Trophy country


New Zealand. It’s plain I will not have time to do things justice as we go, likely not until long after we’re back in the US, so snippets will have to do.


First on the list, due purely to the location along the circle we’ll eventually draw, was hunting in the alps near Mount Cook. A little nugget of beta M unearthed led to some good advice, which led to a long 4×4 drive up a glacial valley, a small hut, and a wildly successful three days hunting.


We hiked out with a chamois and two tahr in tow, and a story which I probably wouldn’t believe had I not been there. Thus far, sitting in a west coast motel room smelling the sea breeze, things could not have gone better. Well, maybe the above tahr could have not gone for a 700′ tumble after the second shot, but mountain hunting properly refuses to go according to plan.

8 responses to “Trophy country”

  1. Nice photos. From a quick search it appears that customs doesn’t appear to allow most meat from outside brought into the US. I’m curious as to what’s your strategy here. Are you planning on bringing any back?

    1. NZ is an exception to that general rule; as all the big game species are non-native and NZ is considered a clean country.

      We had tahr meatballs tonight and will eat through the meat we took before we leave. Clean hides and skulls will come back in checked baggage. All you need there is an export permit from the NZ Department of Conservation, which we easily obtained this morning in Christchurch.

      Next month I’ll write up all the details for doing a DIY hunt in New Zealand. It requires some planning, but once you’re here is probably cheaper and simpler than anywhere else in the world.

  2. I was just in NZ two months ago, and didn’t realize until we were there the awesomeness of the hunting situation. We were chatting with some guides about how hunting in AK is so restrictive in comparison (you can’t use helicopters! You can’t fly and shoot the same day!). Now that we have been there, and done the requisite S. Island road trip, we want to go back and really get into the mountains more–and hunt. I’m very jealous that you were able to figure out all the logistics ahead of time to pull off a hunt–and will definitely be looking forward to any data you write up later on. Assuming you probably aren’t heading back, will you give any more of a hint to where you were? Who knows if I will ever really make it back there, but it’s fun to dream… I have my eye on a spot near Wanaka, but we spent a few days in Lake Tekapo, which was really beautiful too…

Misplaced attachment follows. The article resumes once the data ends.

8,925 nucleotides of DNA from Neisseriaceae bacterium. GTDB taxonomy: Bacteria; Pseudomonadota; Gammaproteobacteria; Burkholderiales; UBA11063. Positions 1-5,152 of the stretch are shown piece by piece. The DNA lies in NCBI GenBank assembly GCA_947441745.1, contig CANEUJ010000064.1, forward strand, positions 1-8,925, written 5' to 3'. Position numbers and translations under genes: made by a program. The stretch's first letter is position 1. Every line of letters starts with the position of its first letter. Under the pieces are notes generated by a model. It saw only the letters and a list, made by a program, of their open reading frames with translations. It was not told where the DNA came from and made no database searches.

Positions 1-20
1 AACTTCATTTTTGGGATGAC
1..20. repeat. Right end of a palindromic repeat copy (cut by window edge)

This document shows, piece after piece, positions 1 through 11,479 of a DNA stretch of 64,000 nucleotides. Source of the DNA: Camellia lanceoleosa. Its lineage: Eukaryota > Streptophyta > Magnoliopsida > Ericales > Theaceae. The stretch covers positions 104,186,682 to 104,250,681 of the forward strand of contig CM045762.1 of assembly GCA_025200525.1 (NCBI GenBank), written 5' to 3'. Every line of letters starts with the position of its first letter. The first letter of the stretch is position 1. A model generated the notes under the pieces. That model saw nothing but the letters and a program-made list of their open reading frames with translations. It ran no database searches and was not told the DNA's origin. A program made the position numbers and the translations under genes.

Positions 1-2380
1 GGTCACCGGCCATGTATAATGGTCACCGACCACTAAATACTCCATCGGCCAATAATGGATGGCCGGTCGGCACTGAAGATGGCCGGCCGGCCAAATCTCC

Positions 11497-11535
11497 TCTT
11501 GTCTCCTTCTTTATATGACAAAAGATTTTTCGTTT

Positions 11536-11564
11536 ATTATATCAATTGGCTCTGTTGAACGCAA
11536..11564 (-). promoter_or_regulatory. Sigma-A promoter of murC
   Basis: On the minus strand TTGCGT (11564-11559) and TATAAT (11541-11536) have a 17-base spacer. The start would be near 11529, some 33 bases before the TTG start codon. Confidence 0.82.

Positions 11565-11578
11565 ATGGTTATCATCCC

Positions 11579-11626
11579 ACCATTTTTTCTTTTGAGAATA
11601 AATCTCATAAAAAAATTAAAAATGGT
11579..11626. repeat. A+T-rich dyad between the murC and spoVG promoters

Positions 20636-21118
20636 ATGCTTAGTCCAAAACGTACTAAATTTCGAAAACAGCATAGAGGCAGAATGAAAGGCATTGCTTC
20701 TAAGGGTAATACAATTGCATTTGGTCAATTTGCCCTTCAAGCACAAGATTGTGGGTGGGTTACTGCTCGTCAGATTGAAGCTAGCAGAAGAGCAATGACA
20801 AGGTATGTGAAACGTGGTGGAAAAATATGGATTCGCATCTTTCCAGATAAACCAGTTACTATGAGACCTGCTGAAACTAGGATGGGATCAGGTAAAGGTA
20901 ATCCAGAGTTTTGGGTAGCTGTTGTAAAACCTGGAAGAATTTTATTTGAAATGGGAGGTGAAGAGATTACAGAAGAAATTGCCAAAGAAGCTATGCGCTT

Enjoy your trip!

    1. Tekapo was our access point. Proper 4×4 absolutely required. The side valleys up there could easily be in the AK range if they had Dalls instead of tahr.

    2. Hunting like we have in Ak and the Yukon (where I’m from), by necessity must be “restrictive” as you put it.
      Call it what you like, but hunting in NZ is essentially pest control. Hunting Dall sheep in the Brooks is anything but.
      Imagine if Ak had had unrestricted access via helicopters for hunting purposes for the past 40 years. Pretty grim.
      However, sitting here staring out at the clearing skies over lake Wakatipu is anything but grim. We have 3 God days forecast. Hope Dave has something good planned.

  3. Great to have you here, looking forward to the writeup.

  4. what is this red shelter?
    handling wind better than a mld supermid?

    1. It is a prototype of the Seek Outside BT2. The production model is identical save for color. I have never used a supermid, but based on my experience with other square mids the added height and ability to make the BT2 12 sided, using all the intermediate guy points, vastly enhances wind resistance. It is a very quiet shelter in high winds.

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